Asher Brown’s Suicide Hits Home

September 30th, 2010 | 16 comments | Posted by Jen

13 year-old Asher Brown was an 8th grader at Hamilton Middle School in Cypress, TX who killed himself last Thursday because, according to his parents, he was bullied at school. The Houston Chronicle reports that Asher was bullied for being small and for not wearing designer clothes; MSNBC reports that he was also singled out for being Buddhist and having a lisp. Most of all, his stepfather David Truong and mother Amy Truong believe, Asher Brown was bullied for being gay.

The Truongs now say that they had complained to Hamilton Middle School officials repeatedly over the last 18 months about the harassment Asher experienced, but their phone calls went unanswered and their visits to the school failed to stop the bullying. The school district of which Hamilton is a part, Cy-Fair I.S.D., is denying that they ever received complaints from the Truongs, other students, or school employees.

This story hits home for me because that’s exactly where it takes place. I grew up in Cypress, TX. I graduated from the Cy-Fair school district, attending both middle and high school there. The house that I grew up in is 2.5 miles away from Hamilton Middle School, which is listed on its website as a “2010 Texas Exemplary School.” I actually would have gone to Hamilton had it existed when I was that age.

It’s been many, many years since I’ve lived in Cypress, and it has changed considerably from the small town on the outskirts of northwest Houston that it once was. The woods I used to play in behind my subdivision and the ones surrounding so many homes in the area are mostly gone, built-up with more subdivisions, box stores, gas stations, grocery stores, mini-malls, and malls.

The demographics have changed, too. Of the 1620 students enrolled at Hamilton Middle School this year, 7.3% are Asian. I’d have to dig up my old yearbooks to figure out what the percentage was back when I was in middle school, but I’m guessing it was less than half that number. I wasn’t the only Asian kid in school, but it sometimes felt that way. Back then, I was teased and bullied for being different; I was called “chink,” “gook,” “jap,” “snake eyes”; the very first high school football game I ever went to, an older kid ching-chonged me in front of hundreds of other spectators; people screamed from their cars at me and my family to “Go back to where you came from”; even my so-called “friends” told me one year at church camp that I could never date outside my race because the Bible said it was wrong. Still I feel like I had it easier than others because I was a girl–only once did someone threaten to kick my ass out by the school buses. Twice, if you count the time I voted for the Democratic candidate in a 7th grade mock election and wound up being the only one in a class of over thirty kids to do so, which got all the boys in my class spoiling for a fight, but that ballot was secret, so no one ever knew that the ass they had wanted to kick was mine.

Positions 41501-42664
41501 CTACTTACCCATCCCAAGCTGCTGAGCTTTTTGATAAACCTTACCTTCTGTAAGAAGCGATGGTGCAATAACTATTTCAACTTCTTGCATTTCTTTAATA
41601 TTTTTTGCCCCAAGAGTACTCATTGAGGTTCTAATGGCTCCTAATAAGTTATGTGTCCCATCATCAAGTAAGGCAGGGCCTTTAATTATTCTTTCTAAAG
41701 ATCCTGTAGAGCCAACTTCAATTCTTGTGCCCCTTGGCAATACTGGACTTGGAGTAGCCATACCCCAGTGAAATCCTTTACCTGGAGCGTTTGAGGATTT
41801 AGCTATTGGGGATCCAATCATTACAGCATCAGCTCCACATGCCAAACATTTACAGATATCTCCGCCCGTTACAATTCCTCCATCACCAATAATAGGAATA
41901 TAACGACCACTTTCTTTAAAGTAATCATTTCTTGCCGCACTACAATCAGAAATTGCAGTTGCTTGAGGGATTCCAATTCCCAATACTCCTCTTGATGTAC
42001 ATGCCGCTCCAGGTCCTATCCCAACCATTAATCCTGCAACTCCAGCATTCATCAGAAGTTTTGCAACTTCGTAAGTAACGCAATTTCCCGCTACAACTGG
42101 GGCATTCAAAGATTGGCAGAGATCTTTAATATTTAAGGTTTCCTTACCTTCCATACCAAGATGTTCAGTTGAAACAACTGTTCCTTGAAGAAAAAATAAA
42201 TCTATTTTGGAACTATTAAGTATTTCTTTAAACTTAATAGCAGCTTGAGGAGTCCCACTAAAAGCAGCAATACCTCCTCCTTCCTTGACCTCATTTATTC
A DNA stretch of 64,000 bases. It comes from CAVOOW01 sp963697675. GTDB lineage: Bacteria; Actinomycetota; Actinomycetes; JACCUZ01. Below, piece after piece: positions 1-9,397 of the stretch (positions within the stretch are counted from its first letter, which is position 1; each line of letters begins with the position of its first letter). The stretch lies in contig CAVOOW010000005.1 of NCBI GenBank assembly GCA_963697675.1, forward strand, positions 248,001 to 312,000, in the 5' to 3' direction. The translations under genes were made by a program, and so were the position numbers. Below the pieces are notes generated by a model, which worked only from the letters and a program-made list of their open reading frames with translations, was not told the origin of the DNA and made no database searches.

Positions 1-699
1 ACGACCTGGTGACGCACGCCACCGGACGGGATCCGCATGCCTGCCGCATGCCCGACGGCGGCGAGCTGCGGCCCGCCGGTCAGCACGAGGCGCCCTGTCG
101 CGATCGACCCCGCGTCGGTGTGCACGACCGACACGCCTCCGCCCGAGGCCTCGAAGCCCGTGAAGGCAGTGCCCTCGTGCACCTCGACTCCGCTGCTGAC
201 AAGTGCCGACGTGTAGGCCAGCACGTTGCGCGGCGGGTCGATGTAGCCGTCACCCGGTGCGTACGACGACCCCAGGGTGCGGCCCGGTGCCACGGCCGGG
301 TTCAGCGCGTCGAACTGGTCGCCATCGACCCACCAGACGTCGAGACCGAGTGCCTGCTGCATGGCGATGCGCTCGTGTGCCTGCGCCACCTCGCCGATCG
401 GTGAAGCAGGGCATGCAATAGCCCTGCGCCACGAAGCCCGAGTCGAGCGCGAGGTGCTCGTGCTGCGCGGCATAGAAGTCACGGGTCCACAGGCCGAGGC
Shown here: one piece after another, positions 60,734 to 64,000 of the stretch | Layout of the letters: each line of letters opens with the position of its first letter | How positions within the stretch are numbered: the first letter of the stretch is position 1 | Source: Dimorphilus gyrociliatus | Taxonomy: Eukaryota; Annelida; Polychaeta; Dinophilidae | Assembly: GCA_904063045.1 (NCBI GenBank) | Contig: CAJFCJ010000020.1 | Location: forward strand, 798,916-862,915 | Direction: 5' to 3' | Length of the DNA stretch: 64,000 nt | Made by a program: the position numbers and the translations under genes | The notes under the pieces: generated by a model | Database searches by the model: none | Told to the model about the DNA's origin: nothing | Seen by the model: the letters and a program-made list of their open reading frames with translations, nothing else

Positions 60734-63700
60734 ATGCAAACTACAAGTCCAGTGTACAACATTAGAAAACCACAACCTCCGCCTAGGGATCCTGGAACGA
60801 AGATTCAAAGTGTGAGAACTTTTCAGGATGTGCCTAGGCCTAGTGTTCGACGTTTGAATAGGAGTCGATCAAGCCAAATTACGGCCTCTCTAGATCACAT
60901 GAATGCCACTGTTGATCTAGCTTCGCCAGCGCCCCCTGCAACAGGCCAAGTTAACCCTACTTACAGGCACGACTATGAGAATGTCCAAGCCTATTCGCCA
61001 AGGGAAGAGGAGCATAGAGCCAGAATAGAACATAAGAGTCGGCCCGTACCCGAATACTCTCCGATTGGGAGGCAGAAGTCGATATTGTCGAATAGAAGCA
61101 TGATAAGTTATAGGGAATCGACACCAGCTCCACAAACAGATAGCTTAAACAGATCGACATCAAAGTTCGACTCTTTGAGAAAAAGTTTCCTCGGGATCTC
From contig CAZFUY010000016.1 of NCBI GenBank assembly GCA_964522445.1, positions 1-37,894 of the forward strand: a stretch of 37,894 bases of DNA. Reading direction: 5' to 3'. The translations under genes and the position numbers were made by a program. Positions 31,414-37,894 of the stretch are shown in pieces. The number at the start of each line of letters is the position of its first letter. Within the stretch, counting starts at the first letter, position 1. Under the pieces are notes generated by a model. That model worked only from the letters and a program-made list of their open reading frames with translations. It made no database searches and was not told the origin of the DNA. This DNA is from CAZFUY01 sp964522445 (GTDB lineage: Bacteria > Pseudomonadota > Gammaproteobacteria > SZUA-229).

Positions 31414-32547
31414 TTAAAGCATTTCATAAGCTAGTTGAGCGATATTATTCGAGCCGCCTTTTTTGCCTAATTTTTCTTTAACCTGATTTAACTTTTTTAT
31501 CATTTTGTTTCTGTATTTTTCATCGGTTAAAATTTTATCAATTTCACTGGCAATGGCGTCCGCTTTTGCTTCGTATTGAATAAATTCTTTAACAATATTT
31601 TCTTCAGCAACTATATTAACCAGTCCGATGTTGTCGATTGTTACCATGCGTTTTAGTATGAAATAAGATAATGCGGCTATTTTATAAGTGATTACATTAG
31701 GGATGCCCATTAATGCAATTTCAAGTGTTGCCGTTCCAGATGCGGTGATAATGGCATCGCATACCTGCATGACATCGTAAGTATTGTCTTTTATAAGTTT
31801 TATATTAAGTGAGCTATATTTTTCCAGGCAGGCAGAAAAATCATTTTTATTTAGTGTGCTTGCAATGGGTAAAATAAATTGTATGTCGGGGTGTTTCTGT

I don’t have good memories of growing up in Cypress, even though it will forever remain in my mind as “home.” For those years when I was trying to be a fiction writer, almost all of my stories were set there. Looking back, most of those stories were really the same one told over and over. They were all concerned with misfits who couldn’t escape the intolerance of their small, conservative, close-minded Christian town. One reason I couldn’t hack it as a fiction writer was because I was frozen in this one place every time I tried to write. I couldn’t seem to write about any other. I even started to question if this place really existed, and if it was as bad as I remembered, whether it had calcified into something more terrible as time went by.

After hearing about Asher Brown’s suicide, and the story of another kid in the Cy-Fair school district who was bullied last year for being gay while school officials stood by and did nothing, I’m beginning to think I got it right the first time around, that my memory of where I grew up as someplace awful is, sadly, anything but a fiction.

[Houston Chronicle: Parents say bullies drove their son to take his life]
[MSNBC: Parents: Bullying May Have Led To Son's Suicide]

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16 Responses to “Asher Brown’s Suicide Hits Home”

  1. Cindy says:

    Blown away by you Jen, yet again.

  2. lygourd says:

    I’m a long-time lurker. Figured it was finally time to post a comment since I’m still haunted by this post 20 minutes after reading it.

    Thanks, Jen. Your understated tone just makes it all the more poignant.

  3. Tortoro says:


    Having grown up as one of the few Asians in a small, white, Christian, rural Ohio town, I feel for you and Asher Brown. I heard the same racial epithets you did and suffered the same disorienting (no pun intended) mind fuck that you did.

    But grow out of I did, and hopefully, you have too. Your mind, your heart and your life are so much bigger than Cypress, TX. All the best to you!

  4. Hello Kitty says:

    Aw man, Jen. Too much sadness in that corner of the world. *hands over virtual homemade brownie*

  5. thehomedeal says:

    Thank you for this blog. Thats all I can say. You most definitely have made this blog into something speciel. You clearly know what you are doing, youve covered so many regards

  6. yellOHpride says:

    This is so excrutiatingly sad. Especially since it seems like there has been an uncalled for and overwhelming increase in the amount of suicides with relation to bullying and more specifically, prejudice against sexual orientation. There was that other boy who jumped off the GW bridge who went to Rutgers after he was filmed making out with someone. And now this poor little child who got his entire life ripped away from him by immature little creeps whose parents don’t have enough intelligence and lack of ignorance to teach them equality, fairness, and unconditional love.